“For the general population, they can be safe and effective, but for most of my patients, who are allergic to plants — trees, grasses, weeds — they can be harmful,” she warns. “Herbal remedies may belong to the same family of plants as some of the seasonal pollens, and so I have seen allergic reactions to several plant products and essential oils, especially when applied directly to the body.”

If patients decide to try them, Lomas recommends exercising caution and discussing any side effects with your allergist.

To help soothe allergy-induced itchy eyes, some on social have suggested using a cold face mask or compress.

This hack is doctor approved! “If you have an allergy, it causes swelling in the arteries,” explains Elliott. “So the cold itself will work to combat that.”

In addition to helping to soothe swelling and redness, Elliott explains that the cold can almost trick the brain into ignoring your itch because the sensations of itching, cold, and pain are transmitted by the same sensor and “cannot transmit all of those things at once. “

More tips to help with allergy season

Lomas explains that people can take environmental precautions to reduce exposure to seasonal pollen.

“These include keeping windows closed and running (air-conditioning) units, when available, in the warmer months,” she adds. “Removing coats, clothing, and shoes and washing after extended periods outdoors can also help reduce pollen exposure. If you cannot bathe immediately, try to wash your hands regularly. And try your face (especially eyes and nose) to reduce pollen transmission to these areas.”

Pets can also track pollen on their bodies, so hand washing after petting or grooming animals (and bathing your animals periodically) can be helpful, adds Lomas.

Medical treatments for allergies are also available without a prescription.

“These include oral antihistamines (pills, chewable tablets, or liquids) that can be taken daily as needed, medicated nasal sprays, and various eye drops,” Lomas says. “My favorite is non-medicated eye drops that contain only lubricant. These can be kept in the refrigerator all day and placed in the eyes for a cooling effect.”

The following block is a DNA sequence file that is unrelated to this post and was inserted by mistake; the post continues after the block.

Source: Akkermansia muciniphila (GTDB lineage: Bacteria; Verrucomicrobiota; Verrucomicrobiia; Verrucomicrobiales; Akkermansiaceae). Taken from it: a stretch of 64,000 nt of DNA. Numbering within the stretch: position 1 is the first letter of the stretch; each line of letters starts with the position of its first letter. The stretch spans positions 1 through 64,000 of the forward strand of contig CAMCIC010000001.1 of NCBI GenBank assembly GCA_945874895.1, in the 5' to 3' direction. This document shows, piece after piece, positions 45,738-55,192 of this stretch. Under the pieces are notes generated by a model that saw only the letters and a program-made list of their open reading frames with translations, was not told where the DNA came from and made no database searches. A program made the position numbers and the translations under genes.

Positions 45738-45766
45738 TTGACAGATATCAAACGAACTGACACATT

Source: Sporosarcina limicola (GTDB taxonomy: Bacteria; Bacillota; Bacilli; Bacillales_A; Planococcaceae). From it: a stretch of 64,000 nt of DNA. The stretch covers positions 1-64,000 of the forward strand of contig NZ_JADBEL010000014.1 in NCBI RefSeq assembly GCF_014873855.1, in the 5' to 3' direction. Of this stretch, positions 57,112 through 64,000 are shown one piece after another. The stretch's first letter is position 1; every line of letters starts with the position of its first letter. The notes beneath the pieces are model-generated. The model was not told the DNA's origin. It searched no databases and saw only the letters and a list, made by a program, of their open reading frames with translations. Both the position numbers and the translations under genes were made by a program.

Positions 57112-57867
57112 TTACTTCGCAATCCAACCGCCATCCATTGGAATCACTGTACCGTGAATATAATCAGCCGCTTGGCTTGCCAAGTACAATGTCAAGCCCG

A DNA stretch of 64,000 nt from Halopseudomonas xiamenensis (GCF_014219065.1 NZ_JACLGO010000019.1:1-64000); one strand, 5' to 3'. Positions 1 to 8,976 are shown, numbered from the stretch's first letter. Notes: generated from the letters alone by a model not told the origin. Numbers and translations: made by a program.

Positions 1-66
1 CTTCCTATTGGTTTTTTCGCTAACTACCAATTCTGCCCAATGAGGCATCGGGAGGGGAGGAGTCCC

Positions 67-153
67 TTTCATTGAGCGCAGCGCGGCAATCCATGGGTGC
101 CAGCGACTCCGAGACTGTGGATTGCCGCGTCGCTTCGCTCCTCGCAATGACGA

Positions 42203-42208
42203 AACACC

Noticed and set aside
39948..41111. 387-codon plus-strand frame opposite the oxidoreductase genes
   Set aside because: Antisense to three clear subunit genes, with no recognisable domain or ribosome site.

Elliot recommends treating allergies before they flare up, if possible.

“If you know fall is your season, start a regimen in late August,” she explains. “Getting into this routine before your allergies get bad will give you the best chance of controlling things. Once your allergies flare up, it’s much harder to stop the inflammation.”

Lomas recommends talking to your doctor if allergy symptoms persist despite over-the-counter medications. And if you’re not sure what you’re allergic to or what medication to take, Elliot suggests seeing an allergist who can confirm a diagnosis and put you on the right treatment plan.

Otherwise, happy (careful) hacking!

Can Daily Coffee Use Extend Your Lifespan? This is what the latest research says.

Do you have an injury? Should you reach for an ice pack or heating pad?


I have been blogging since August 2011. I have had over 10,000 visitors to my blog! My goal is to help people, and I have the knowledge and the passion to do this. I love to travel, dance, and play volleyball. I also enjoy hanging out with my friends and family. I started writing my blogs when I lived in California. I would wake up in the middle of the night and write something while listening to music and looking at the ocean. When I moved to Texas, I found a new place to write. I would sit in my backyard while everyone else was at work, and I could write all day.